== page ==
On Monday the family of Alan Krueger, a prominent Princeton University economics professor and registered Democrat who served in the administrations of former Presidents Bill Clinton and Barack Obama, revealed that he’d been found dead from suicide at his New Jersey home on Saturday.
“The cause was suicide, according to a statement by his family released by Princeton University, where Mr. Krueger taught for more than three decades. The Princeton police said they were called to the home on Saturday morning and found Mr. Krueger unresponsive,” The New York Times reported.
We are saddened to share that Professor Alan Krueger passed away over the weekend. A true scholar and public servant, Alan will be deeply missed by the University community: https://t.co/SXYhCXgD9Y pic.twitter.com/2vOtGUOsMn
— Princeton University (@Princeton) March 18, 2019
Krueger previously served as the chief economist at the Department of Labor from 1994 to 1995 and as the chair of the White House Council of Economic Advisers from 2011 to 2013.
His policy prescriptions were invariably decidedly left-wing. To this day the left still cites his research as evidence for the thesis that raising the minimum wage doesn’t lead to layoffs.
As noted by a columnist at The Washington Post, “His finding that a higher wage floor could actually increase jobs for low-wage workers has become a staple of Econ 101 syllabuses.”
Except that real-world evidence has and continues to disprove this “finding.”
Both Obama and Clinton responded to the announcement Monday by issuing statements.
“He saw economic policy not as a matter of abstract theories, but as a way to make people’s lives better,” Obama said to the media. “He believed that facts, reason, and evidence could make government more responsive, and his enthusiasm and curiosity was truly infectious.”
Clinton published his own statement to Twitter:
Alan Krueger was a brilliant economist for the public interest—from his research proving that raising the minimum wage doesn’t increase unemployment, to his recent work showing that America’s opioid epidemic has increased it. My thoughts are with his family. We lost him too soon.
— Bill Clinton (@BillClinton) March 18, 2019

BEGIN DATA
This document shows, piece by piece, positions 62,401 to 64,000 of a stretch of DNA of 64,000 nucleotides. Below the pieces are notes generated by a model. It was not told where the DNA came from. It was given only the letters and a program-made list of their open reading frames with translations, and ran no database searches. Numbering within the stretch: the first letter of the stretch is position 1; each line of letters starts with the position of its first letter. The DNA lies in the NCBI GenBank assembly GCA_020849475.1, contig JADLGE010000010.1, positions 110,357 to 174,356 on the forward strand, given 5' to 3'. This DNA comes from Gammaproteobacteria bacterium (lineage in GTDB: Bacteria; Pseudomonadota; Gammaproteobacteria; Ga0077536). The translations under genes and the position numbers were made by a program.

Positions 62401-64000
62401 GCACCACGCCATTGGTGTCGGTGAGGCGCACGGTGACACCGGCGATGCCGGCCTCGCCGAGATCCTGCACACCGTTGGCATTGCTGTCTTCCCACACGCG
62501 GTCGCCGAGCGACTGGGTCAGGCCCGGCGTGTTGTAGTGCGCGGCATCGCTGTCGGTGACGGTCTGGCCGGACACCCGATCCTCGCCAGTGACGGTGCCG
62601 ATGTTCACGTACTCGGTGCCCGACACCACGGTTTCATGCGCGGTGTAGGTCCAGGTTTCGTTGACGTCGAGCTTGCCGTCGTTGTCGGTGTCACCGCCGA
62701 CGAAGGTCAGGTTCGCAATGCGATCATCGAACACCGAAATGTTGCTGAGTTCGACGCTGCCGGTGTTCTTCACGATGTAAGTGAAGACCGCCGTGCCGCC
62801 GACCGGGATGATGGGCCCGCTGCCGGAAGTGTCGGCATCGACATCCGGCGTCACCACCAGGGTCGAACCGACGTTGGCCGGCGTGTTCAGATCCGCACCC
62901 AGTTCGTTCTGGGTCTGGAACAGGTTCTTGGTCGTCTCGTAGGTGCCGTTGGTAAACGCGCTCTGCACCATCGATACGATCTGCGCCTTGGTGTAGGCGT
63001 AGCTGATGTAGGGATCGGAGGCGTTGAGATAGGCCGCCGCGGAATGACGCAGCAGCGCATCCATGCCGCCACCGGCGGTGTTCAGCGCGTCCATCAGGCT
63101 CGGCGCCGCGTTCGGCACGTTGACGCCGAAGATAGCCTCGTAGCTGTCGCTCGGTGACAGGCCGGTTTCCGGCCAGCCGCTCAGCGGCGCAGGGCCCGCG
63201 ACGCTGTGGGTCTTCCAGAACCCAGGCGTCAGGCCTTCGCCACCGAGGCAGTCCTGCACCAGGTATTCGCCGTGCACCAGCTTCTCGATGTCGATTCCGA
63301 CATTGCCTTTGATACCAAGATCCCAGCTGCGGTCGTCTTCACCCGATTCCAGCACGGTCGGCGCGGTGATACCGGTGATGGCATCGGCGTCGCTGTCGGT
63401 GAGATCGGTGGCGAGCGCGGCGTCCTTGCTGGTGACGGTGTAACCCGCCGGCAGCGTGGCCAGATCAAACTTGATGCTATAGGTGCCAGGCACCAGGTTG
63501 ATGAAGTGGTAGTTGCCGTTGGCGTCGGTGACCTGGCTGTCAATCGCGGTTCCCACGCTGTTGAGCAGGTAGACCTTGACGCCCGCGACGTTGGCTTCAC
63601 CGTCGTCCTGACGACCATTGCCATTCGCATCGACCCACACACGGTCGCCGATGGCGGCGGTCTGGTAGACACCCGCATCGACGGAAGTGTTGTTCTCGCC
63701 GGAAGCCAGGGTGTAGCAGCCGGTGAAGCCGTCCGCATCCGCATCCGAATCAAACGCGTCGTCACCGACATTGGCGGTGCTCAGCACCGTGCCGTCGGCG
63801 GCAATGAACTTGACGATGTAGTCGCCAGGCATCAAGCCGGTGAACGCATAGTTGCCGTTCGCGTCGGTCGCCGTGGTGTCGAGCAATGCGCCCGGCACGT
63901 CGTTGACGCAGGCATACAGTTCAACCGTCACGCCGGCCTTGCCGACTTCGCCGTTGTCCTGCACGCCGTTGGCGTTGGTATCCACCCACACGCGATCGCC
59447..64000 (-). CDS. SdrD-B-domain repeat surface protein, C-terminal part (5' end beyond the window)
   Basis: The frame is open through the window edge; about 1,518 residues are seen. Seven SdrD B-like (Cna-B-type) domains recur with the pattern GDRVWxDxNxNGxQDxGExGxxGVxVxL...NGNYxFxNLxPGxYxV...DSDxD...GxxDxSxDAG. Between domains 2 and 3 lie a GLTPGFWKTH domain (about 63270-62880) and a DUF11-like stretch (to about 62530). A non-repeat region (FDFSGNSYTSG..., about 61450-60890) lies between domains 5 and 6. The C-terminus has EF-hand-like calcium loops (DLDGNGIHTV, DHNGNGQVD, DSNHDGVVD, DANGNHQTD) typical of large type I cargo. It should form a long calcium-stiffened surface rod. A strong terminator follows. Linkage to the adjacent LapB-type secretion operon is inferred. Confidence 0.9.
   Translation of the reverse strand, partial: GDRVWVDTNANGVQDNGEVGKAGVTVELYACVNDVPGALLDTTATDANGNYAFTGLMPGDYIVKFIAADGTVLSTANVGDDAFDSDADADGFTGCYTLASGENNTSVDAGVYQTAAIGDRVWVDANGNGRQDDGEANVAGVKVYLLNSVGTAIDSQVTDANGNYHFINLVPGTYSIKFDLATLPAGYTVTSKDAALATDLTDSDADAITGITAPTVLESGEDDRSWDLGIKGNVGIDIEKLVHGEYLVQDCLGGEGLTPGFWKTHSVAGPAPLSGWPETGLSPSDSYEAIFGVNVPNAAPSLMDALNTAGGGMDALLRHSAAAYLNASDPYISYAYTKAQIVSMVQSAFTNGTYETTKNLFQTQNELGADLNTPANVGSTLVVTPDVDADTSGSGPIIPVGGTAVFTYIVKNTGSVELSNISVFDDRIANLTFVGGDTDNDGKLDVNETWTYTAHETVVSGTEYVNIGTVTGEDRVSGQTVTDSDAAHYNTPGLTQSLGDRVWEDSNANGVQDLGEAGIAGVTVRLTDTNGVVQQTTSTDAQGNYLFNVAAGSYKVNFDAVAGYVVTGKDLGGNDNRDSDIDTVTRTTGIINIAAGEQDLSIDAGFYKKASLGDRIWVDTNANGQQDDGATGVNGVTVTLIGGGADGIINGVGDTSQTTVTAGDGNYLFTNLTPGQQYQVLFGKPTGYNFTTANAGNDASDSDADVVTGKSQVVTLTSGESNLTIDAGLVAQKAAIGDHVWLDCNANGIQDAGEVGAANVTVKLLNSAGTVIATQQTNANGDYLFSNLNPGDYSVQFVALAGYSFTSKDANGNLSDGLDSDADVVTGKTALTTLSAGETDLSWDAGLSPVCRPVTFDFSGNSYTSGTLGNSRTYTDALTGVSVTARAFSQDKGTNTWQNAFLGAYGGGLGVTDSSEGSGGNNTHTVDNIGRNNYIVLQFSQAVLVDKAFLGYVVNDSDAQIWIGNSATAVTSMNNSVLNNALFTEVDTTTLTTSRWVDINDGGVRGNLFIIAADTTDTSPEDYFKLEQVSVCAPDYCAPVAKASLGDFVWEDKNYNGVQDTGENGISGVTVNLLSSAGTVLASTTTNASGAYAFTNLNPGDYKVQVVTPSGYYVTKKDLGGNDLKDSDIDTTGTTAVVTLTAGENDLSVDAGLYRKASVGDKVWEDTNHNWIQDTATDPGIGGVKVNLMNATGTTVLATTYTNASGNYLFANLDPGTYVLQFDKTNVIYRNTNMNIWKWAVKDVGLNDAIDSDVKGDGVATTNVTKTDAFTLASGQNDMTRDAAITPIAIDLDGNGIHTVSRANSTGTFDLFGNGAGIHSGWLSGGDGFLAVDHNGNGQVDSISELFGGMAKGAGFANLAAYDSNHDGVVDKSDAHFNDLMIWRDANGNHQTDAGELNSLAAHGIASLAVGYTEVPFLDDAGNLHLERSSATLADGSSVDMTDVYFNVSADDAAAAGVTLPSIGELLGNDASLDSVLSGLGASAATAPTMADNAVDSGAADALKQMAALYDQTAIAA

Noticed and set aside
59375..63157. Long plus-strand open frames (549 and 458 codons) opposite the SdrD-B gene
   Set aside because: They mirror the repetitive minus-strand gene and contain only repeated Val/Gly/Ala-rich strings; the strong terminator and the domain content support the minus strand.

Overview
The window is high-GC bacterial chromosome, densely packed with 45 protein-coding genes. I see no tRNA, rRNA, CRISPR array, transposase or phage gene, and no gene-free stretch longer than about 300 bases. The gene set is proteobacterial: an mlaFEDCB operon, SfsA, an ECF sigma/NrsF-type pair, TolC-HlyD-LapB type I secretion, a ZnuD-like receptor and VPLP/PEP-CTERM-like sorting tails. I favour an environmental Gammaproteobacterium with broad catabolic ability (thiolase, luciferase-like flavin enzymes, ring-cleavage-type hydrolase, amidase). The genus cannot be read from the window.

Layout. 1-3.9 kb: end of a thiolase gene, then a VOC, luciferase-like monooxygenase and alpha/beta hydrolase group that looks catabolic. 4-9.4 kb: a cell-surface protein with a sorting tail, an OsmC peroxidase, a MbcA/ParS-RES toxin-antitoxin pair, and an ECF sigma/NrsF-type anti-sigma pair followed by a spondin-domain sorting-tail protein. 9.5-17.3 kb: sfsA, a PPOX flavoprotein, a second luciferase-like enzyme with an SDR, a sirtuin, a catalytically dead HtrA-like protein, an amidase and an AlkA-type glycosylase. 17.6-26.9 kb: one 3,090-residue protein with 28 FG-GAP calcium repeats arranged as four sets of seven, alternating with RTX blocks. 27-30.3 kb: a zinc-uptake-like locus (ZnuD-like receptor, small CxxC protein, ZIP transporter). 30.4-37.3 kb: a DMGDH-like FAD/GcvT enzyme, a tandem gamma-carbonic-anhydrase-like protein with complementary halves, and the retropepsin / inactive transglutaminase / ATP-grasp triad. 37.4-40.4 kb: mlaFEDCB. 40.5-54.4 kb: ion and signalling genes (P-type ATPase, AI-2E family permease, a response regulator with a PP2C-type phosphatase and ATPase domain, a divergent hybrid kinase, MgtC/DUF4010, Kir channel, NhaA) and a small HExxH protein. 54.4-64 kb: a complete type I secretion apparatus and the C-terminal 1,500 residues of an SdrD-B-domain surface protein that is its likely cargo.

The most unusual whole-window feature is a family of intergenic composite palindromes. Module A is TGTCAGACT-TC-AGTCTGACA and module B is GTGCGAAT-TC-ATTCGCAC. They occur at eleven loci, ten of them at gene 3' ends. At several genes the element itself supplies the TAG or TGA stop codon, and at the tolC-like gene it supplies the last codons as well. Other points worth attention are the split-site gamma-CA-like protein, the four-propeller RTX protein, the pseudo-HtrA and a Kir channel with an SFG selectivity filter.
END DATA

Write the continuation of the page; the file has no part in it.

The former president’s statement referenced Krueger’s recent work “exploring the link between opioids and lower labor-force participation.”
“Alan Krueger taught me about economic policy for more than two decades,” Harvard University professor Jason Furman, who took over on the CEA from 2013 to 2017, said in a statement. “His convincing empirical research on the most important questions is a lasting legacy. A devastating loss.”
When the non-partisan Congressional Budget Office warned Obama in 2014 that his proposed minimum wage hikes would spur mass layoffs, Furman dismissed the research, telling reporters, “Zero is a perfectly reasonable estimate of the impact of the minimum wage on employment.”
While the reason that Krueger tragically took his life remains unknown, of note is the peculiar timing with another former Obama ally making news. His death occurred amid reports that fellow Democrat Gregory B. Craig, an attorney who served as Obama’s White House Counsel from 2009 to 2010 and as Clinton’s director of policy planning from 1997 to 1998, may soon be charged for violations of the Foreign Agents Registration Act.
Obama and Clinton-linked lawyer is investigated as result of Manafort case. Will he face charges? https://t.co/IUdty8qheL
— CB🇺🇸🇺🇸 (@karma1244) September 15, 2018
During a stint in 2012 as a partner at the law firm Skadden, Arps, Slate, Meagher & Flom, the former Obama era lawyer was recruited by Paul Manafort to perform work on behalf of then-Ukrainian President Viktor F. Yanukovych. However, just like Manafort his failed to register his work with the feds.
Though this lack of registration was originally ignored by then-Attorney General Loretta Lynch’s Department of Justice, it became a focal point when special counsel Robert Mueller began digging into Manafort’s past lobbying efforts.
“The special counsel had subpoenaed or requested documents from Skadden Arps and two lobbying firms recruited by Mr. Manafort’s team to help build support for Mr. Yanukovych’s government, and Mr. Mueller’s investigators had interviewed people who worked with all three firms, including Mr. Craig,” the Times reported Monday.
The case involving Skadden Arps was eventually transferred to federal prosecutors in Washington, D.C. Two months ago prosecutors reached a deal with Skadden Arps in which the firm agreed to register retroactively with the Justice Department as a foreign agent of Ukraine, pay a $4.6 million fine and essentially throw Craig under the bus.
“The settlement accused Mr. Craig of working with Mr. Manafort to hide the funding from the Ukrainian oligarch for Skadden Arps’s work, and of making ‘false and misleading’ statements to other partners at the firm and the Justice Department,” the Times noted, adding that federal prosecutors may announce charges against him soon.
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